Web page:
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  3. Normally, Er docs, Orthos, neuros and chiros have all deposed that the loss of lordosis was due to muscle spasms (especially if patient said that their neck hurt), which finding is therefore objective evidence of injury. Some people, like me, just have straight necks though.

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  4. Thanks for the info Benjamin,

    I'll think it will help many people identify the reason for lingering neck and back pain after a car collision.

    www.jonpgroth.com

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  5. Most of the doctors I have dealt with find that this is evidence of muscle spasm as the neck stiffens and straightens

    http;//www.castellilaw.com

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  6. That's exactly right. Evidence of soft tissue (muscle) injury.

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  7. hmmm... nice article and i must say an informative article with nice comments.

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  8. Very nice and informative post.. thanks for this article.. Brilliant.
    nurse line

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  9. Anonymous is an idiot. I guess that's why this person did not want to be identified. When I take cervical x-rays of a trauma patient, I take the x-ray with the patient standing and I do NOT try to postition the patient to support a treatment protocol. Medical x-rays are usually taken with the patient lying down to rule out fracture. NONE of these procedure will affect the lordosis. It is either there or not. Trauma patients should also have flexion/extension pictures where we can SEE the changes to the lordosis during motion. Anonymos should finish school before prtending to have a clue!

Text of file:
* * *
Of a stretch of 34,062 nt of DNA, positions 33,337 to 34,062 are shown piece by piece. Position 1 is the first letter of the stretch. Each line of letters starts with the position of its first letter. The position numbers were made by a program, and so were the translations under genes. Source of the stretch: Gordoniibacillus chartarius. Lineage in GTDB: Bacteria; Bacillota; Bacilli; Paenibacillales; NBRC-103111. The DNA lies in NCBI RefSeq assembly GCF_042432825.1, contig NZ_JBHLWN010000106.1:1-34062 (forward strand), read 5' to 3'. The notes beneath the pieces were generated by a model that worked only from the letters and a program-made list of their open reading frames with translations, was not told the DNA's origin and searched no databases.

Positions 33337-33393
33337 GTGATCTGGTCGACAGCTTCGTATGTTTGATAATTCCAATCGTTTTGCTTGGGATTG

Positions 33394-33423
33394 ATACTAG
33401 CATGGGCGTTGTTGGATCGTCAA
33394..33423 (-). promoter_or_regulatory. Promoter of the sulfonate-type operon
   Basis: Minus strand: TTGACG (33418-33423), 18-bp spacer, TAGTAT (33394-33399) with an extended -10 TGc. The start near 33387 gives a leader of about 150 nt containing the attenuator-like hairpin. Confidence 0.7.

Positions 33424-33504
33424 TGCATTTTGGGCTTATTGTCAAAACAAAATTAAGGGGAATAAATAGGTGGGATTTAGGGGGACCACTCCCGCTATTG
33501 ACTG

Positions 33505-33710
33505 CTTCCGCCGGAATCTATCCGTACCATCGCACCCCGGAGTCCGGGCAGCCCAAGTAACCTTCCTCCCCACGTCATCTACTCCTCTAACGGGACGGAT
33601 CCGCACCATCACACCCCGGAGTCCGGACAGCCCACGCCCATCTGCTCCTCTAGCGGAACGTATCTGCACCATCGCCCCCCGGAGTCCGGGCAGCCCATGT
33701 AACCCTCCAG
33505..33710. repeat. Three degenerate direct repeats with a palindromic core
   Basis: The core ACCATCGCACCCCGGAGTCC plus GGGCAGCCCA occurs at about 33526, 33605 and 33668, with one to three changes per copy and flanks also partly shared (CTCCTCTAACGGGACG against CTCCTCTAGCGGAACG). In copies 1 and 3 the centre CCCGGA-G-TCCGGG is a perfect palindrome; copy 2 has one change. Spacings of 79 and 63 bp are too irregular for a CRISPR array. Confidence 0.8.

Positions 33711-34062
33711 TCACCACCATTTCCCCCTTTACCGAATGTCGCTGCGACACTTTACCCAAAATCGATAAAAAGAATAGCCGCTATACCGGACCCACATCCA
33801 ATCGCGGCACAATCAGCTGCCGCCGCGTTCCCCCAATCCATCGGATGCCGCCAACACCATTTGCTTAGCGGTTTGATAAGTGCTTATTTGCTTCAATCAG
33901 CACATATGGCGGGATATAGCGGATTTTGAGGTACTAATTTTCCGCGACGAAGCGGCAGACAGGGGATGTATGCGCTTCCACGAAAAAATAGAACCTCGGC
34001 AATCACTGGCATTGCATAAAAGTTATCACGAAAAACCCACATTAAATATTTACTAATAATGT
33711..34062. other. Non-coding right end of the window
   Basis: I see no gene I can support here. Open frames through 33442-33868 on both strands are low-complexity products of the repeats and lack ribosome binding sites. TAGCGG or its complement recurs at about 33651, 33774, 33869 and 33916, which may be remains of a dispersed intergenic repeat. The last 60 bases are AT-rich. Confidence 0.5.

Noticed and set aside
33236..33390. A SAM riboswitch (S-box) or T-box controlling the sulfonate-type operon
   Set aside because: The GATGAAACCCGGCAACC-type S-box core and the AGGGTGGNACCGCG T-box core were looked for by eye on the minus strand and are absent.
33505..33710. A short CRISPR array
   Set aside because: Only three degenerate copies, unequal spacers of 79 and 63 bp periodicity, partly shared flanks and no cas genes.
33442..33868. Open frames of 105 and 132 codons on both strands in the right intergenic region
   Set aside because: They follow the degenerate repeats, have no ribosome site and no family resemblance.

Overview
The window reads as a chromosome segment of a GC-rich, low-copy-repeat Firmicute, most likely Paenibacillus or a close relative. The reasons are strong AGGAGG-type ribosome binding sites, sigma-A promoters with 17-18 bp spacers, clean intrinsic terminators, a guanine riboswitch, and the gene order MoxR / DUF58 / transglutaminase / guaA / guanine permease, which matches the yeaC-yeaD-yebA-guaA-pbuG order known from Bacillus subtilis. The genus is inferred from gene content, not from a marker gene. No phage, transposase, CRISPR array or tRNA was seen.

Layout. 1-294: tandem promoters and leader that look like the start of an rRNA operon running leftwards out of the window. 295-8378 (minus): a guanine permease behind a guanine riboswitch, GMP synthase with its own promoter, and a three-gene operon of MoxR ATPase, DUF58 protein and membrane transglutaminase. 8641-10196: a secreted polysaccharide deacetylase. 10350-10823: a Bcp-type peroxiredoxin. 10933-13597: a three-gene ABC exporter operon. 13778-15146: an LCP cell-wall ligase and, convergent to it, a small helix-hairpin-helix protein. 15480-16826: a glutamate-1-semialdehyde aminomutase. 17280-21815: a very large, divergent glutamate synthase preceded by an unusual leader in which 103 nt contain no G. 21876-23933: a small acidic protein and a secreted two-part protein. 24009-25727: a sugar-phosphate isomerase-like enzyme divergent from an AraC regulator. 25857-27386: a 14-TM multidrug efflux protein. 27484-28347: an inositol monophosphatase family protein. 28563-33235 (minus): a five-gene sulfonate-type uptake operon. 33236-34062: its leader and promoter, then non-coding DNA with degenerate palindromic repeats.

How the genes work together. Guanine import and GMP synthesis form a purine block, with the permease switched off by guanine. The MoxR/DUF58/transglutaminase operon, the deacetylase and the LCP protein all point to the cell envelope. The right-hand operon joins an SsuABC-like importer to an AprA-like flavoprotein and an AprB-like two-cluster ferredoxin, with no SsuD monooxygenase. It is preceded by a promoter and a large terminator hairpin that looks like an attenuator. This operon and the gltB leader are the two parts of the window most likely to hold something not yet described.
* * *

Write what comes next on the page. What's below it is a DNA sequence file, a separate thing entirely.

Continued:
Dr. Davis Fiedler, BS, DC

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  10. I'm not suprised out of all the nice comments here that the "chiropractor" is the one doing the name calling. But, he most likely refers his patients to the same facility where there is the same rediologist reading the x-ray. I've seen hundreds of radiologists reports from a different doctors. It is very common for radiologist docs to note "loss of lordosis" could be due to posistioning of the patient during the x-ray. Be careful with those chiropractors because they would much rather you believe you are injured because it is good for business. :)

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  11. I have seen that type of injury after car accidents.
    http://www.oal-law.com

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  12. A soft tissue injury compensation claim mostly covers any injury to ligaments, tendons or muscles, but can also include compensation claims for injuries sustained to the nervous system, blood vessels or skin. Injuries caused to any of these parts of the body due to negligence or a lack of care.
    soft tissue injury

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  13. Thanks for the great information on this post.